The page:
Wise sentiment, she’d always thought. Just like these focused cowboys, she’d become immersed in her fast and furious lifestyle. If it felt right, she went.
Rachel blinked back the burning sensation of tears. She’d made a mess of her life. Uncle Mitch offered open arms and an open heart to any stray who needed a leg up and an earful of hope--even if that stray was his own niece.
Over the past three weeks, she’d spent long hours in prayer and Bible study until her heart and soul cried for her to surrender to Christ. She’d always had faith, but the Lord wanted more. Give up control. Spooky thought until she read through Philippians. I can do all things through Christ which strengthens me. Rachel held tight to these words of promise.
Here we go.” Uncle Mitch nudged her and pointed toward the gates. “The last ride of the rodeo. Go get’em, boy.”
Across the arena, Flapjack wrestled around in the chute as the announcer chattered. The age-old knot tightened in her stomach. Rachel watched the men standing on the rails while Nick Davidson tugged on his rope, his motions chillingly familiar. Her dad had gone through the same routine each time he sat a bull, checking and re-checking until things were just right. You can never be too prepared. . ..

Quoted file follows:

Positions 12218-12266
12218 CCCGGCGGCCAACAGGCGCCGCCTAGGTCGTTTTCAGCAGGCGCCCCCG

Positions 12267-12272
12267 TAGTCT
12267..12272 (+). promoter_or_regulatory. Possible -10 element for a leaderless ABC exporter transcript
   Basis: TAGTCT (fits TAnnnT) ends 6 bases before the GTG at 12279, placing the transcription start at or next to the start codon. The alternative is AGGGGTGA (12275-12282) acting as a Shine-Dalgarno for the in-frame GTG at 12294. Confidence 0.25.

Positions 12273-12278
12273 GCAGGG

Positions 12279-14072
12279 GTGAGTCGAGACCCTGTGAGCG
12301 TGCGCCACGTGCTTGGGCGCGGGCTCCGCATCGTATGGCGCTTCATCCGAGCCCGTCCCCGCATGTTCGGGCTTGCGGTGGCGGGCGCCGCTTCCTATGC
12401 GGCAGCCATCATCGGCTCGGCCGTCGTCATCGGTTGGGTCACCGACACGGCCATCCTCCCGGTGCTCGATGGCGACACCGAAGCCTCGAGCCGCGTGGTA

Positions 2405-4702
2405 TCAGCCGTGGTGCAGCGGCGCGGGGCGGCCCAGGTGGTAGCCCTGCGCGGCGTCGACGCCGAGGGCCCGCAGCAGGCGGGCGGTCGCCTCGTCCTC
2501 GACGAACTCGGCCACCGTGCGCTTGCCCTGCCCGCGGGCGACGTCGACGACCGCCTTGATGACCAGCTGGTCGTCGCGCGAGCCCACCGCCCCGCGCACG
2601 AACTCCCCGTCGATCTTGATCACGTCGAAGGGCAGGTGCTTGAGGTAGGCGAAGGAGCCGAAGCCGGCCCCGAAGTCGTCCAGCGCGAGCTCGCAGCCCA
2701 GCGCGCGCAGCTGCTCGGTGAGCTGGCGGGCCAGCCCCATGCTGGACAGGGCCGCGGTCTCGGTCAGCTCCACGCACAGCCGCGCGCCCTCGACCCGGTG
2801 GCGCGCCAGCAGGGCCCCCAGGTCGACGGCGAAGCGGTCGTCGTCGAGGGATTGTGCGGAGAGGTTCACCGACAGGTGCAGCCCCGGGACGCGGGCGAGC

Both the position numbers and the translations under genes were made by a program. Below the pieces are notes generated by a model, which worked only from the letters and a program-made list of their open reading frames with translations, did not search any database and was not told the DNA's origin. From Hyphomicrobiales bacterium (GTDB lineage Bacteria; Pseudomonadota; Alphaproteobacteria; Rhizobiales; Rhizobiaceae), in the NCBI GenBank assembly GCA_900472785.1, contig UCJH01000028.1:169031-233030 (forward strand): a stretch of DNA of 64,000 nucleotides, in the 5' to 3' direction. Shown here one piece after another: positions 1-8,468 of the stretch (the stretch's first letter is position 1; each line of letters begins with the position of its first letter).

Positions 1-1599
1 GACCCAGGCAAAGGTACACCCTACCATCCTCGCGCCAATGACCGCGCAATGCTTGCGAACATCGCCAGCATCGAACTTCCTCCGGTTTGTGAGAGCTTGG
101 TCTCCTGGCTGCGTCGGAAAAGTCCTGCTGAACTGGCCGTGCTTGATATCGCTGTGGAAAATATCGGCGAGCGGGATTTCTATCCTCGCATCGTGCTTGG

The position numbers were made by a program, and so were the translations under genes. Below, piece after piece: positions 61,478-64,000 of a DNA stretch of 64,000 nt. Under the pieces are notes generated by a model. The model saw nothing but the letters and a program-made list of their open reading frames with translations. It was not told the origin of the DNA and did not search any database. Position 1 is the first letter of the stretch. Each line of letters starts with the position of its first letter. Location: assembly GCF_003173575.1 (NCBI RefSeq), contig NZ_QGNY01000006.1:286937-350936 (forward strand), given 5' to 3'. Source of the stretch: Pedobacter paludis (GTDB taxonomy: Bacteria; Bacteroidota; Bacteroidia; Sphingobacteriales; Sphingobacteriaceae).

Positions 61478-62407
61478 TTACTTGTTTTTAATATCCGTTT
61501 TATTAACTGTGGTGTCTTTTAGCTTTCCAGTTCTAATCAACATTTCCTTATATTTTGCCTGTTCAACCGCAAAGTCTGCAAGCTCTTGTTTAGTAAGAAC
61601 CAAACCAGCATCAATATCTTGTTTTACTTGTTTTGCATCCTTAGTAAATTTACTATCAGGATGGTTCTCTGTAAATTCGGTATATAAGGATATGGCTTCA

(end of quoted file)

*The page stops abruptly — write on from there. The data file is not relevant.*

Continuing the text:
Apparently satisfied Nick gave his black hat a final tug, grabbed the top rail and issued a curt nod. The gate sprang open.
The bull leapt out of the gate and twisted to the right as the rider sat tight. The massive bovine body kicked and jumped, and still the cowboy held his left arm high and continued to urge the animal on in true rodeo fashion.
Hoo-whee! Look at Nick ride!” Uncle Mitch yelled as the pair spun a tight circle right in the middle of the arena.
Two, three, four. . .. Rachel counted out the seconds as she’d done since childhood.
Ol’ Flapjack’s not gonna--” Uncle Mitch’s cheer ceased as the bull bucked high and then twisted up, crashing heads with the rider just as the eight second buzzer sounded. The cowboy rolled off, his arm still looped in the rope.
Oh, Lord,” Rachel choked out a frantic prayer as her heart pounded in her chest. “Not again, Lord. . .please.”
The limp body bounced alongside the furious animal. A bull fighter deterred the animal long enough for another one to release the rope, dropping the injured man in a heap. Tension buzzed across the arena. One bull fighter knelt beside the fallen cowboy while the other two worked the angry bull into the exit pen. With the arena cleared of danger, the medical crew rushed to aid.